Poem: "Car Stereo"

A man in a business suit and tie sits and reads a report while riding in a crowded commuter train on the northeast corridor.

Dvořák strums his fingers on the dashboard,
a melodic lilt to the tune of lips.

Bells ring successively, a resonant thud that
dispels the cold (morning), an evocation
of circles in disturbed coffee,
stained Styrofoam forgets about the lingering smell.
Empty cans shift near the axles by my feet.
I stoop to catch one before the exposed tram
wheel slices my hand from my wrist,
(my body parts would’ve been strewn there. music dissonant)

as Praha descends and ascends,
sucker green-licked traffic lights,
the handicap tick, tick, ticking –
A.I. good Samaritans –
and Rita stares as Brahms plays on her RCA;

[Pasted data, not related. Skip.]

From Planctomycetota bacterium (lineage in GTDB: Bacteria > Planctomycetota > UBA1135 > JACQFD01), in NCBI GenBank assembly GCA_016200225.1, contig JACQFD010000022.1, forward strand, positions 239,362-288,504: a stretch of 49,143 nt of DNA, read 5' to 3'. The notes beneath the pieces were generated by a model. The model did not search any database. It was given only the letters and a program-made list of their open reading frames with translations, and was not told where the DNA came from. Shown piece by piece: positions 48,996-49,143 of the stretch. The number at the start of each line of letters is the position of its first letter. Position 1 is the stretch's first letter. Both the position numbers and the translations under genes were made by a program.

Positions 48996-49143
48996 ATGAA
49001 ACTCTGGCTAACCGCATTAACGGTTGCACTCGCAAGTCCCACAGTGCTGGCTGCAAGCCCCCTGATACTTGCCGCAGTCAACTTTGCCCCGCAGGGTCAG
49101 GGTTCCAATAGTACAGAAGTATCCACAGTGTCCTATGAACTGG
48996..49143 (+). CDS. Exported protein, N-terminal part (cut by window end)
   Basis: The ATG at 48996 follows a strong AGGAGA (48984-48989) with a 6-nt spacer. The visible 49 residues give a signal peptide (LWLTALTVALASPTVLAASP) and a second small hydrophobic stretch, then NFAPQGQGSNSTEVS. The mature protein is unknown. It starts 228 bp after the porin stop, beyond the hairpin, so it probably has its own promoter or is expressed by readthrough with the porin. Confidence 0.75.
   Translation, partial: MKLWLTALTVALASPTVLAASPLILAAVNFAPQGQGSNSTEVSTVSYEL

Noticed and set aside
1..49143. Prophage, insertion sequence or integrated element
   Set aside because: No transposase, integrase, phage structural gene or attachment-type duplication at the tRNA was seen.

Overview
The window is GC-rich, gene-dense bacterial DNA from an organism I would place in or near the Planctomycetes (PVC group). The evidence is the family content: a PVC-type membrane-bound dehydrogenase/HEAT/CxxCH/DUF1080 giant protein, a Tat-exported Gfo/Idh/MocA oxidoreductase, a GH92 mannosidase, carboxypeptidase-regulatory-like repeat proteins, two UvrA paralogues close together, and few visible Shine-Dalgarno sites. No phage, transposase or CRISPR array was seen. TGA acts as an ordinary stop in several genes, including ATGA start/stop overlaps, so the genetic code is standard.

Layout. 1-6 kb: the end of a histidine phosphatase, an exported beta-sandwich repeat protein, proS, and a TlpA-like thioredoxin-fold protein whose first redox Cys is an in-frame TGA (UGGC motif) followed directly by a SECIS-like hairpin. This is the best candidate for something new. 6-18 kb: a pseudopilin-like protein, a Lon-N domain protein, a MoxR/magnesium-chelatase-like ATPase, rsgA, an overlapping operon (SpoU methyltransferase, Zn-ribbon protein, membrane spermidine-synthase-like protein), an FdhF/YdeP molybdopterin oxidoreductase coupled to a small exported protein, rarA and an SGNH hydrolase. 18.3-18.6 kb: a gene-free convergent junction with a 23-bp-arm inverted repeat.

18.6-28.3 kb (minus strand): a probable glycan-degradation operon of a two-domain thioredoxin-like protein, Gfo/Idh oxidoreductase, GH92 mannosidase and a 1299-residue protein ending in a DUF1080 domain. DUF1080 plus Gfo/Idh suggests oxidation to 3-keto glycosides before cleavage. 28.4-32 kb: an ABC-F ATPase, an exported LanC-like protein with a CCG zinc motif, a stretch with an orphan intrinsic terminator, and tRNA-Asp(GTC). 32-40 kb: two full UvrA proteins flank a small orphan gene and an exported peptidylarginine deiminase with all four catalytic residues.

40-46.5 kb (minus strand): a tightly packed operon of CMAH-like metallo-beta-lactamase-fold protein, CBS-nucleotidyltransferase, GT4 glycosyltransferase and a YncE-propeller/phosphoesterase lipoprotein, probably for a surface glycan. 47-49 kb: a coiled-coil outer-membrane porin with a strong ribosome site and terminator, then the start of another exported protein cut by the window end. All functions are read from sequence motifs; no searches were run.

she massages her left leg, her mind returns to plans,
abuse and peanut butter –
Olivia coos: astonishment over the frigidity
of her utilitarian security

Dvořák strums his fingers on Praha
like the rhythm of the Communist-planned subway.
The dashboard’s littered with defunct bills -
theatre tickets, plastic, Aspercreme, and hosiery –
the lusty (morning), an evocation of
lingering dichondra. The music is a chorus
of malcontent girls and boys.

The car stereo statics, shifts
to the arrangement of cobblestones.

The music is a chorus of digested notes,
garbled eruptions, masticated syncopation,
uniform stares.

Rita’s listless, schizoid hands fixed
on the vinyl seat cover, fixed
on unfinished plans.
The security belt
warms Olivia’s skin; Blue emits from the tracks; 
Dvořák drives by
thinking of sex and royal fudge
as we all sit and relax,
trammeled by the astonishment of evocation,
snow collecting, rotting – a wolf in the thicket,
the tolls of Saint Vitus evoke in my ears.
Image Source: © 2001 Zachary Morrison